Not all of the paintings on display here should be heralded as masterpieces, but there are many excellent works, such as the Annunciation, that mark Barocci as a great painter. Whether he should be considered one of the chief Italian Renaissance artists is debatable, but his finest works definitely place him in contention.

Barocci: Brilliance and Grace is on at the National Gallery until 19 May. Tickets are £12, concessions available.

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Le Marche and its extraordinary art: The Polyptychs of Monti Azzurri

Le Marche and its extraordinary art: The Polyptychs of Monti Azzurri | Le Marche another Italy | Scoop.it

It was in central Italy that the Renaissance first took root. This great cultural explosion was not merely a school of painting, a style of sculpture or an architectural fashion, but an entirely new way of seeing the world.
In Le Marche numerous altarpieces in shape of polyptychs, panels, frontals, narrate the art, the faith, the culture, but also the fashion and life in a glorious and prosperous past. This internet site is a unique, despite is small, rich example of what Le Marche can offers in terms of art and culture of the Renaissance.

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Visit Italy's Le Marche for olives, outlet shopping By Craig Seligman - Bloomberg News

Visit Italy's Le Marche for olives, outlet shopping By Craig Seligman - Bloomberg News | Le Marche another Italy | Scoop.it
The rewards in Italy's Le March region include landscapes worthy of Renaissance masters.

A visit to Italy doesn't have to mean standing in line for hours to view a Giotto or a Tintoretto in a museum. With a rental car, and the stomach for curlicue curves, you can breeze through Le Marche, a less traveled region on the Adriatic Coast.

The rewards include landscapes worthy of Renaissance masters. Immaculate hilltop towns. Fried olives, creamy prosciuttos, depraved lasagnas. And outlet shopping.

Some of the most show-offy scenery is in the south, where the Sibylline Mountains rise theatrically behind the green rolling hills.

The Marche is dotted with beautifully preserved hilltop villages. Each one has its draw.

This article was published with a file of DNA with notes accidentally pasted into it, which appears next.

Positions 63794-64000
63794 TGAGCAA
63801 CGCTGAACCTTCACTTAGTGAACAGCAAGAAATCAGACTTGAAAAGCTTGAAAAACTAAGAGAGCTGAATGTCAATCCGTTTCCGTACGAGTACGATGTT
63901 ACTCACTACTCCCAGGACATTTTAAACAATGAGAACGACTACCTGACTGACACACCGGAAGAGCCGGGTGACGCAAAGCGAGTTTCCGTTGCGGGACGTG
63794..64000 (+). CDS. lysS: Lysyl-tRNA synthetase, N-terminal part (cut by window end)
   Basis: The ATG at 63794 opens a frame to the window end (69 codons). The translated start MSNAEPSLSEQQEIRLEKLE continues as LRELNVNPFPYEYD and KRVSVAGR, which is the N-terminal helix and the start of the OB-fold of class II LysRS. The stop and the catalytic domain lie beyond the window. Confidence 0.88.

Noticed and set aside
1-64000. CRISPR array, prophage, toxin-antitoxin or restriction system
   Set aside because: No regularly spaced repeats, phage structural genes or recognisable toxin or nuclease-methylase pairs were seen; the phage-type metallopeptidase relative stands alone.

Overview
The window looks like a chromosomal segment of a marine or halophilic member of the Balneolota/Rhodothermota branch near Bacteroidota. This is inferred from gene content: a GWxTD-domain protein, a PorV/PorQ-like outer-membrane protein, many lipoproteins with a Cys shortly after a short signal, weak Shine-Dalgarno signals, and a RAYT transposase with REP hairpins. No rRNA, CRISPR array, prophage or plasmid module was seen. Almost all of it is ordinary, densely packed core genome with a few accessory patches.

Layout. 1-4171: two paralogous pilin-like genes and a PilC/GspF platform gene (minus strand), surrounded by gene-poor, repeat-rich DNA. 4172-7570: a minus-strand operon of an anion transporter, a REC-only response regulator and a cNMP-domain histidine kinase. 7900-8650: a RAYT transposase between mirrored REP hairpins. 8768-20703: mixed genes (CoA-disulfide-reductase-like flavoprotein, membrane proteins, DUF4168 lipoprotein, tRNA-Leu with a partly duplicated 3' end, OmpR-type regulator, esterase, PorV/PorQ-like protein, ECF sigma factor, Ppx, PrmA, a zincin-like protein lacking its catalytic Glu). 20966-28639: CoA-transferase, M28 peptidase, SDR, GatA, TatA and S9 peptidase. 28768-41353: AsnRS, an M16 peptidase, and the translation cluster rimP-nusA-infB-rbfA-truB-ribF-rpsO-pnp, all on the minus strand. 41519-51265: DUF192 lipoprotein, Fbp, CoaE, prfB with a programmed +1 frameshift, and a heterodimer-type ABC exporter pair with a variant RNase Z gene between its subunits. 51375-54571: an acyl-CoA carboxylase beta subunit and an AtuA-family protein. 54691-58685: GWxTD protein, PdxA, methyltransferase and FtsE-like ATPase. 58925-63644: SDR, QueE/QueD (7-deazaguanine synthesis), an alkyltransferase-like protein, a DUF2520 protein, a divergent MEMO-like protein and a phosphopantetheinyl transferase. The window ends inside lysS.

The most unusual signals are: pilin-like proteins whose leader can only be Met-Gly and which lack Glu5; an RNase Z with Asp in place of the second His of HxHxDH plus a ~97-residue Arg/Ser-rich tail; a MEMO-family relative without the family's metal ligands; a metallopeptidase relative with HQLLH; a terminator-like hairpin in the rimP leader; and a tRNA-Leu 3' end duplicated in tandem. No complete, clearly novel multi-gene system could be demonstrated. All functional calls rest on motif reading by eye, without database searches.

We drove to Sant'Elpidio a Mare to see its shoe museum, and discovered a good restaurant, Il Melograno, with a fine terrace in the back that looks far out to the sea. It's a good place to try the ubiquitous local specialty, olives ascolane (stuffed with meat and cheese, breaded, and deep-fried — why didn't I think of that?) as well as vincisgrassi, a rich regional lasagna made with cream, veal and unmentionable chicken parts.

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Raphael: Le Marche Artists

Raphael: Le Marche Artists | Le Marche another Italy | Scoop.it

Raffaello Sanzio da Urbino (Urbino, March 28 or April 6 1483 – Rome, April 6  1520) better known simply as Raphael, was an Italian painter and architect of the High Renaissance. His work is admired for its clarity of form and ease of composition and for its visual achievement of the Neoplatonic ideal of human grandeur. Together with Michelangelo and Leonardo da Vinci, he forms the traditional trinity of great masters of that period.[4]
Raphael was enormously productive, running an unusually large workshop, and despite his death at 37, a large body of his work remains. Many of his works are found in the Apostolic Palace of The Vatican, where the frescoed Raphael Rooms were the central, and the largest, work of his career. The best known work is The School of Athens in the Vatican Stanza della Segnatura...

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Lorenzo Lotto: the evolution of the Renaissance in Le Marche

Lorenzo Lotto: the evolution of the Renaissance in Le Marche | Le Marche another Italy | Scoop.it

Lorenzo Lotto (c. 1480 – 1556) Italian painter draughtsman and illustrator of the Venetian school. He painted mainly altarpieces, religious subjects and portraits. Active during the High Renaissance, he represents also a transitional stage to the first Florentine and Roman Mannerists of the 16th century. He has worked a Lot in Le Marche and here is possible a fabulous tour...